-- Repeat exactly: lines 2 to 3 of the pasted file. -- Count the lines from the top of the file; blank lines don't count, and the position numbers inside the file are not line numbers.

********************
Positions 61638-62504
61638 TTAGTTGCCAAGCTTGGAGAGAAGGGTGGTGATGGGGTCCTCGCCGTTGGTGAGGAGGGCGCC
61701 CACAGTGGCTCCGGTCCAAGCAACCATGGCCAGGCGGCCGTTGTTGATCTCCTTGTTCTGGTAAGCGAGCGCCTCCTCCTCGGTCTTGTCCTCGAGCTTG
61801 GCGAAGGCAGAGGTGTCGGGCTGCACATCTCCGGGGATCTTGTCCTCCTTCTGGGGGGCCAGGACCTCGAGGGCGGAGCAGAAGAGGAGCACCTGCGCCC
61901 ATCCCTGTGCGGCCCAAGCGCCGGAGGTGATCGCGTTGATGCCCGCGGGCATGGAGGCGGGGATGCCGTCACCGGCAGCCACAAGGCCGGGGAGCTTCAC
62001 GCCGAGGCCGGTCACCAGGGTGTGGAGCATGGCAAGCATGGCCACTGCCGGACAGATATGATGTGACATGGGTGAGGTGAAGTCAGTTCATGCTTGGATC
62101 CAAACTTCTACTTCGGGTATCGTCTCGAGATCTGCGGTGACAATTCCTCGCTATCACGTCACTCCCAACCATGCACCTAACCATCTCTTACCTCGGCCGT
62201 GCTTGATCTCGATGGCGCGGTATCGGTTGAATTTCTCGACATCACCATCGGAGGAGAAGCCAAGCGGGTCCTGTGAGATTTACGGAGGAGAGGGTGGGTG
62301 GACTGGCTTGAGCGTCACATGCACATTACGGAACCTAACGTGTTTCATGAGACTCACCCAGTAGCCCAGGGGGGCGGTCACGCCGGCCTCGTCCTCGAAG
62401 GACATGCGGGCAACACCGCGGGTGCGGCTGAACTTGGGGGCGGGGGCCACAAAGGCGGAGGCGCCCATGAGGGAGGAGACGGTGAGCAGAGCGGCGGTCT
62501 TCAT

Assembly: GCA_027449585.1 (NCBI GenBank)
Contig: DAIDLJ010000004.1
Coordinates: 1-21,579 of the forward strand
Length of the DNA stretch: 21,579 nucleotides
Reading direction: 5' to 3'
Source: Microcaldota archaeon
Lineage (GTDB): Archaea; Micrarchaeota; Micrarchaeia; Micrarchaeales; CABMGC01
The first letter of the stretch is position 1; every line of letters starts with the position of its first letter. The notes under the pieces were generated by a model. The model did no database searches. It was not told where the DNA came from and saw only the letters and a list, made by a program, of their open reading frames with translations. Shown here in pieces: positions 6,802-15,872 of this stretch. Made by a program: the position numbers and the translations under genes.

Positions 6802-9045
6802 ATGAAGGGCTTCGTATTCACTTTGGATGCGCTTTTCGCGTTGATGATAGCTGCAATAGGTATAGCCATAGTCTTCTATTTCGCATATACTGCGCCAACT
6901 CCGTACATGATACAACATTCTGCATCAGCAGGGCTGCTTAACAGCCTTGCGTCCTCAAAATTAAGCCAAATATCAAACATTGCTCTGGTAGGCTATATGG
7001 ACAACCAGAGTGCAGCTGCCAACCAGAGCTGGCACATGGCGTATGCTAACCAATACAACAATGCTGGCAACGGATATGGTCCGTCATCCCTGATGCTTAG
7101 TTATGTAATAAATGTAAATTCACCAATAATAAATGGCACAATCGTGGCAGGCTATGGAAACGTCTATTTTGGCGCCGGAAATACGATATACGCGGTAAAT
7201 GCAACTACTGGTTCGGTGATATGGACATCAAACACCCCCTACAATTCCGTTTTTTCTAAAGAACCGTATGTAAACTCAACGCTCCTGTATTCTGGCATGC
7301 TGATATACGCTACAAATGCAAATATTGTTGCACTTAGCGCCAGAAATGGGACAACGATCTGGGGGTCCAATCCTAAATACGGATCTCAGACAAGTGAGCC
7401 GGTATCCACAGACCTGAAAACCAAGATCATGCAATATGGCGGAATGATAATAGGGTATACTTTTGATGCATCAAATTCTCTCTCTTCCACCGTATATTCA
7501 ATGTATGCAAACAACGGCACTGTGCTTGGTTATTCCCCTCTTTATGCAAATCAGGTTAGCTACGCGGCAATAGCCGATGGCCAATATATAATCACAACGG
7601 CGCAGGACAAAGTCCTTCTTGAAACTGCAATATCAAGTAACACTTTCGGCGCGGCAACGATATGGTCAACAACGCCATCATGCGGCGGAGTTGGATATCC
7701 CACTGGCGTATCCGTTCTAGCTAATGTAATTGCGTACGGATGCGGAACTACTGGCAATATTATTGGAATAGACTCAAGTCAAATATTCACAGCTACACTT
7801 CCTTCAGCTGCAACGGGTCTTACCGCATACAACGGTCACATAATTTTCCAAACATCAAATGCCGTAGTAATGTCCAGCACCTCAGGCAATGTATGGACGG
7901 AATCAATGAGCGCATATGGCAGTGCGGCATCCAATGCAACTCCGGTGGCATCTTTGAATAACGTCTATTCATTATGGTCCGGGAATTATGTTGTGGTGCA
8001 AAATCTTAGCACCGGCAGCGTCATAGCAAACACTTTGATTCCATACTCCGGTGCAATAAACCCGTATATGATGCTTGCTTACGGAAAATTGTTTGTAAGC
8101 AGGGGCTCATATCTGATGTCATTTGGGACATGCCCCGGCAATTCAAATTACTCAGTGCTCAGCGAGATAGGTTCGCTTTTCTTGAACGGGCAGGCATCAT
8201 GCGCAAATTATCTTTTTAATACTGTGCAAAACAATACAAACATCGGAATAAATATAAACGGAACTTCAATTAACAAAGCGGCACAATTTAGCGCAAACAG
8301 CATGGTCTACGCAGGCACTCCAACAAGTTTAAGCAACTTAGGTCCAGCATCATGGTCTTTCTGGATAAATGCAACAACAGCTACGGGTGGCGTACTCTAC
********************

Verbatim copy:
61638 TTAGTTGCCAAGCTTGGAGAGAAGGGTGGTGATGGGGTCCTCGCCGTTGGTGAGGAGGGCGCC
61701 CACAGTGGCTCCGGTCCAAGCAACCATGGCCAGGCGGCCGTTGTTGATCTCCTTGTTCTGGTAAGCGAGCGCCTCCTCCTCGGTCTTGTCCTCGAGCTTG